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Title: Ion beam synthesis of silicide layers for silicon bipolar applications
Author: Spraggs, Russell Stuart
ISNI:       0000 0001 3475 5717
Awarding Body: University of Surrey
Current Institution: University of Surrey
Date of Award: 1993
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This thesis reports a study of the microstructural and electrical characterization of high quality epitaxial CoSi2 layers fabricated by the relatively new technique of Ion Beam Synthesis (IBS). The effect of incorporating common device processing dopants such as phosphorus, arsenic, antimony, boron and indium into the ion beam synthesised CoSi2/Si structure is also studied. Using Rutherford Backscattering Spectrometry (RBS), Transmission Electron Microscopy (TEM) and four point probe resistivity measurements the crystallinity and resistivity of ion beam synthesised CoSi2 layers fabricated by implanting cobalt to doses in the range 0.7 - 7 x 1017 ions cm-2 at 200keV are examined. Substrates of (100), (111) and (110) orientation are used. The results show that the microstructure of the 'as implanted' sample is strongly dependent on the ion dose, the crystallinity and resistivity being sensitive to the cobalt:silicon ratio within the implanted region. The microstructure is also dependent on the orientation of the substrate. A detailed examination on the effect of annealing the cobalt implanted layer is also undertaken. Annealing at 600°C for 1 hour, 600°C/1 hour + 1000°C/30 minutes, sequential annealing in the range 200°C - 1000°C for 15 mins and rapid thermal annealing (RTA) in the range 700°C - 1100°C for 5-60 seconds are all used allowing a number of different processes to be studied in the implanted region. The layers with the highest crystalline quality form after the highest temperature anneals (≥ 1000°C). The lowest resistivities can, however, be obtained after annealing at lower temperatures. The current/voltage characteristics of IBS (100) n-type CoSi2/Si Schottky barrier diodes are investigated using mesa device structures prepared by wet chemical etching. Measurements are performed over the temperature range 100 K - 400 K. For temperatures (T) > 250K the barrier height of the IBS CoSi2/Si interface is found to be 0.64 +/- 0.01 eV. The ideality factor (≈ 1.05 for T > 250 K) is found to increase with decreasing temperature. C/V measurements at 293 K also reveal the same value for the barrier height. The redistribution of indium, antimony and arsenic implanted to doses ≥ 5 x 1015 ions cm-2 into 'as implanted' and annealed CoSi2layers is examined after sequential annealing in the range 200°C - 1000°C for 15 minutes. Segregation of the implanted dopant occurs towards the interfaces of the layer and also into the underlying silicon, demonstrating the use of the silicide as a diffusion source. After annealing at the higher temperatures the crystallinity of the CoSi2 layer is restored and there is in addition evidence to suggest that the defect density at the interface is reduced by the presence of the dopant. A detailed study of the electrical characteristics of dopant implanted IBS CoSi2/Si structures shows that the barrier height can be controlled by varying the dose, and subsequent annealing temperature. The conclusions in the latter part of the thesis point the way to further research on IBS CoSi2.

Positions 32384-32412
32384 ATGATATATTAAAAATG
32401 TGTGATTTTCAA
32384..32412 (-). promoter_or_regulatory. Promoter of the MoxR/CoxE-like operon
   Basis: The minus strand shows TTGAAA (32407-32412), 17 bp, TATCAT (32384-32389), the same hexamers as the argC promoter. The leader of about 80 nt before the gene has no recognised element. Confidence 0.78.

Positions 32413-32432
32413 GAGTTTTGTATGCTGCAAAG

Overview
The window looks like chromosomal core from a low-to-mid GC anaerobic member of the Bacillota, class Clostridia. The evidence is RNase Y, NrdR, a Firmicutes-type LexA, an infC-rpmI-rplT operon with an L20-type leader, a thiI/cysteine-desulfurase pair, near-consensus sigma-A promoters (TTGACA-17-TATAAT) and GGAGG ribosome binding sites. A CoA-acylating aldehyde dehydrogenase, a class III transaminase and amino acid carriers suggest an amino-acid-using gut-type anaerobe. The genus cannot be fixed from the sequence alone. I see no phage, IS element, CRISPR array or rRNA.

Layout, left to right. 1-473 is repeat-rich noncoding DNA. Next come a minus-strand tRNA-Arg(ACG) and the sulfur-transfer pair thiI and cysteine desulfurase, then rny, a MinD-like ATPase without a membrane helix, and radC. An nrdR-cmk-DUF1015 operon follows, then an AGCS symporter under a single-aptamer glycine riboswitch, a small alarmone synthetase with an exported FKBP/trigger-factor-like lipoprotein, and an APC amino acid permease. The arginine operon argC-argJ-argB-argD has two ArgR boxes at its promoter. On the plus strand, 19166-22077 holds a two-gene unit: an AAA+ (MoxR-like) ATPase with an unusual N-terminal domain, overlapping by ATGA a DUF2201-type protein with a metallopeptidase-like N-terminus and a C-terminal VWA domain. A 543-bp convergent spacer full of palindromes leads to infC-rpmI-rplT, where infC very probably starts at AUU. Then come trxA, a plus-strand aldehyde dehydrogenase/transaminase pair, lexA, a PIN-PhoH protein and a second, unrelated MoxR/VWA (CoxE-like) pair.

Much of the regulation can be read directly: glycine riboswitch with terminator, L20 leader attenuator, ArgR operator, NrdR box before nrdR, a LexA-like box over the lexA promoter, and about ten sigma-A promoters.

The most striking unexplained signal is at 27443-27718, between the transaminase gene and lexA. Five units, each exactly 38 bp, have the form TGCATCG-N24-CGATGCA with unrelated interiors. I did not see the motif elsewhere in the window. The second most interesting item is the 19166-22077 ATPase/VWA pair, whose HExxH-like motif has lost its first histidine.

Supervisor: Not available Sponsor: Not available
Qualification Name: Thesis (Ph.D.) Qualification Level: Doctoral
EThOS ID:  DOI: Not available
Keywords: Solid-state physics